Reader Question: Is My Flexible Spending Account Money Lost?

by David Ning · 8 comments

Welcome to our newest reader question series where we feature an inquiry submitted by the MoneyNing community, along with our answers. Today’s question relates to Flexible Spending Accounts and dependent daycare expenses.

Reader Question:

My wife’s company offers a Dependent Daycare FSA (Flexible Spending Account) so we contributed $5,000 to it this year. But we forgot to submit our receipts on time for the nearly $8,000 of expenses we paid to daycare out of this account. Is this money completely lost?

Also, when filing our taxes, we’re not getting child care benefits as it says we should have from the Dependent Daycare FSA. I feel like I’m losing from both sides, since I can’t get my contribution to the FSA back, and am not getting child care benefit on our taxes.

Thanks for your time on this.

MoneyNing’s Answer:

I’m not 100% certain, but I believe it’s a use it or lose it rule unfortunately. You may want to double check with the administrator though. Another idea, if it helps any, is to ask if you can still submit 2013 receipts towards 2014 contributions. This will help, assuming you did not already use up the full amount in 2014.

Also, and I’m not a tax professional so this situation warrants one that can get behind the idea, but I would see if it’s possible to file an amended return for the tax returns where you didn’t file for the child care credit, since you didn’t end up getting reimbursed.

I believe the IRS is reasonable. In your case, you got no benefit from the contribution, so it can be reasoned that you’re eligible for the deduction. Of course, again, I’m not a tax professional. So you should talk with one to see if this stance is defensible, but I would at least prose the idea to the tax guy.

Good luck!

David Ning, founder MoneyNing.com

What Do You Think?

Do you have any additional thoughts or ideas about how a Dependence Daycare FSA works? I don’t claim to be an expert, though the nature of my business allows me to think and understand money matters on a more complicated level.

So please share your thoughts in the comments! Sometimes, asking for help is the hardest thing to do, so when sharing your opinions, we ask that you leave encouraging, helpful tips.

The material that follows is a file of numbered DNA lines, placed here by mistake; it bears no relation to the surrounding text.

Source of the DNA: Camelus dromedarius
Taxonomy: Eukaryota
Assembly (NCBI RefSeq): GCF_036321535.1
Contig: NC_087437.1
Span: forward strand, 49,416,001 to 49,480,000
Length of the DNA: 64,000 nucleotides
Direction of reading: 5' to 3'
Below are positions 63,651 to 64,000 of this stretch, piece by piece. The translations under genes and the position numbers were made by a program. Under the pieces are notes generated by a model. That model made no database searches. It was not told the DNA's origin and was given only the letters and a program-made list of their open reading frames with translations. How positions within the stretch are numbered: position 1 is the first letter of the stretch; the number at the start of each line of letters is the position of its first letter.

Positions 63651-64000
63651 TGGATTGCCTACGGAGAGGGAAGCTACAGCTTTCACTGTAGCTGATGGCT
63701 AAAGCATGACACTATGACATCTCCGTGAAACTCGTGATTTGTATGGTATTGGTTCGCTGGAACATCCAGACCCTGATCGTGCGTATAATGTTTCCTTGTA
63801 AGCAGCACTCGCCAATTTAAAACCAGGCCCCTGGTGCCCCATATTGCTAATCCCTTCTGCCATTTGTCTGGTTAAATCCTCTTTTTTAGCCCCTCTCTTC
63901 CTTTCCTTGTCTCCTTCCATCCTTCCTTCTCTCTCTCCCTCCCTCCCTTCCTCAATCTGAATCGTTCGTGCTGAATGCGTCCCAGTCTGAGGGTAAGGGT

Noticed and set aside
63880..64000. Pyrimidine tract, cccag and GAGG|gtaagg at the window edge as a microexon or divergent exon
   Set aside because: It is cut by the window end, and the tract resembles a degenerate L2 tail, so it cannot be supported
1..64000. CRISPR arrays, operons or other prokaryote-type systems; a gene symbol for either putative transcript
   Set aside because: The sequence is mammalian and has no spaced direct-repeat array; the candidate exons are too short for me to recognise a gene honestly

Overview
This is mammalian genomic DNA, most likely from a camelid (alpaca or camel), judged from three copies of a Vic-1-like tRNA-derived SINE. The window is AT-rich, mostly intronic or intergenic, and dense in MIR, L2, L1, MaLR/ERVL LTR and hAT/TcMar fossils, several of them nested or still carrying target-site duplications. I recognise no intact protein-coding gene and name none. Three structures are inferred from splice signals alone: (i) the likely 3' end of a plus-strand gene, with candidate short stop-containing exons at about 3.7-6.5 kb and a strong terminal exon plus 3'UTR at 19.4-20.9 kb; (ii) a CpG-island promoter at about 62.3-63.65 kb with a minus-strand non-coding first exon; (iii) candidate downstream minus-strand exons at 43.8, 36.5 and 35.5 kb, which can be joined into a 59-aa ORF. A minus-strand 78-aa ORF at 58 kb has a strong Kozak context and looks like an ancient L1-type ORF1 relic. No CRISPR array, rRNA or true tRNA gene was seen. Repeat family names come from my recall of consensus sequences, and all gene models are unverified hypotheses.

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  • Nick says:

    With the dependent care FSA it’s use it or lose it.

    Although the Medical FSA is slightly different and it is up to your employer. They can adopt a 2.5 month eligible rollover period meaning at the end of the calendar year you have another 2.5 months to use the money. Per the IRS.gov website.

    Starting in 2013 the IRS also allowed the ability for plans to roll over $500 each year.

    Both of the above are mutually exclusive meaning you can only have either or.

    You have to check with your HR department to see the specific guidelines they have.

  • Technically, yes, it’s probably forfeit.

    Since we’re in the same tax year, depending on your relationship with HR though… maybe you can still make it happen.

    If it were me, I’d bake some delicious cookies and take them to the HR person who I’ve been the most pleasant to in the past. Plead your case, apologize profusely for causing extra work, and maybe they can work something out.

    It’s worth a try!

  • Jonathan says:

    Negotiating the tax system is always fraught with difficulties. It sounds like your advice to the reader in this instance is actually very sensible and balanced. Like you say you are not a tax expert however that doesn’t mean that you don’t have an important perspective on how to assist.

  • Natalie @ Financegirl says:

    Unless there is some different rule for your specific situation, FSAs are “use it or lose it”. I love my FSA, but I always under budget so as to be sure that I use all of it during the year. It’s a great tool for tax savings, but it’s definitely something you can’t forget to use.

    • David Ning says:

      Under budgeting is probably the most common tactic to not forfeit any money. Another is to try using the funds by buying extra common drugs (like ibuprofen or something) to use up the limits.

      It’s really a confusing system and should be improved, but the tax benefit is sort of like free money so we shouldn’t complain too much!

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